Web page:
Derelict Gothic church to be converted into 175 apartments

A derelict 19th century Catholic church in the east end of Leeds city centre will be converted into 175 luxury residential apartments.

Leeds property investment firm Aspen Woolf, who are handling the pre-sale inquiries for the apartments, have confirmed this week that Mount St Marry’s will be converted into 175 luxury residencies.

Renovation and construction on the church has now begun, and the new high-end apartments will be ‘move in ready’ for 2026.

Originally built in 1851, Mount St Mary’s Church has been derelict for well over 30 years. Built as part of the Gothic Revival in UK, the church has a rich cultural history in Leeds. It was originally designed by York-architect Joseph Hansom, however, it is more famously known to have been extended by Edward Pugin, whose father Augustus Pugin designed Big Ben and the interiors of The House of Parliament.

Also reverently named as The Church of the Immaculate Virgin Mary, the building famously served as a key orphanage in the city and housed over 3000 children between 1863 and 1953. It was originally built in the 1850’s for Irish migrants who had come to escape the potato famine and settled in the Richmond Hill area of Leeds. It is secluded behind, and bordering to, the Catholic High School of the same name, Mount St Mary’s on Ellerby lane, which is also historically affiliated the same catholic convent and orphanage in Richmond Hill.

The church was later named a Grade II* Listed heritage building by the Victorian Society, but it has been unused since 1989 when it was sadly closed and later sold to a housing trust. It remains derelict and damaged.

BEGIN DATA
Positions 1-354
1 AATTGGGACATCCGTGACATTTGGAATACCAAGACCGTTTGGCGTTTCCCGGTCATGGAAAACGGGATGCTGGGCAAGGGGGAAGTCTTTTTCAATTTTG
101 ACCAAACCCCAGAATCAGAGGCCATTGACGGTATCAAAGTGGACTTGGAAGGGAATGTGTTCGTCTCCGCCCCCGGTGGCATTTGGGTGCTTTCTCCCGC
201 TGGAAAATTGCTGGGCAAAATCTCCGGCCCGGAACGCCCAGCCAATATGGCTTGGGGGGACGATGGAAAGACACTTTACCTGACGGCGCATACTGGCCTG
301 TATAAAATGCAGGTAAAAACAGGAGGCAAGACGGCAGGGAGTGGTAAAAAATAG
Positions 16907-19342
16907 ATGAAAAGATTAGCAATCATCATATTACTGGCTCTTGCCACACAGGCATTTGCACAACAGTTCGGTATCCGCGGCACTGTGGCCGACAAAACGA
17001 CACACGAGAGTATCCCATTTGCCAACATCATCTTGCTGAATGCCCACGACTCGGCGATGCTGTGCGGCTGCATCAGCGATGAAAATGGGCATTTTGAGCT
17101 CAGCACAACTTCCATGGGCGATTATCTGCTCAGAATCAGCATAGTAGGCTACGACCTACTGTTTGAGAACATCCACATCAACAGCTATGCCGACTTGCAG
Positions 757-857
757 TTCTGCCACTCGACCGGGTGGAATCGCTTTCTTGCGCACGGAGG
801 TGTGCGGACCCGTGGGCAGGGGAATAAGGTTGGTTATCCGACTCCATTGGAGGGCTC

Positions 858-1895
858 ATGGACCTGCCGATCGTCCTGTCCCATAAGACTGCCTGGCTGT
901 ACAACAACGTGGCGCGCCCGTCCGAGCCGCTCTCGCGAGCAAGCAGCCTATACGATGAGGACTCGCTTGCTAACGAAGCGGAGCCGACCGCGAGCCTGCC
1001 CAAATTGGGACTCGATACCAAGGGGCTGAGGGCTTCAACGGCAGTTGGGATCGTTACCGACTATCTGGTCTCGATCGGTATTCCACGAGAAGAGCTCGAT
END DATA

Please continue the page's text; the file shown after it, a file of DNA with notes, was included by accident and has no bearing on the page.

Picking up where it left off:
New construction on Mount St Mary’s is underway, with residents expected to move in in 2026.

The new luxury apartment complex has been confirmed to be aptly called The Mount, which will retain all of the most important elements of the original building, with the addition of a sympathetic yet striking extension to the church and the creation of a neighbouring building.

The renovation is being handled by Leeds architects Den Architecture. The majority of the church’s interior will be finally renovated, including the restoration of the church’s currently smashed historic altar, and transformation of the broken windows, climbing shrubbery, and rain-damaged roof. The altar will be renovated and turned into a communal workspace area for residents

Approximately half of the church will be demolished and replaced with a 5-storey residential development of modern luxury apartments.

The developer, Leeds-based S9 Construction Ltd, say a “spectacular feature window” will be added to the west gable of the church to create a lantern effect at night to offer a unique landmark residence. Landscaped gardens will also surround the building.

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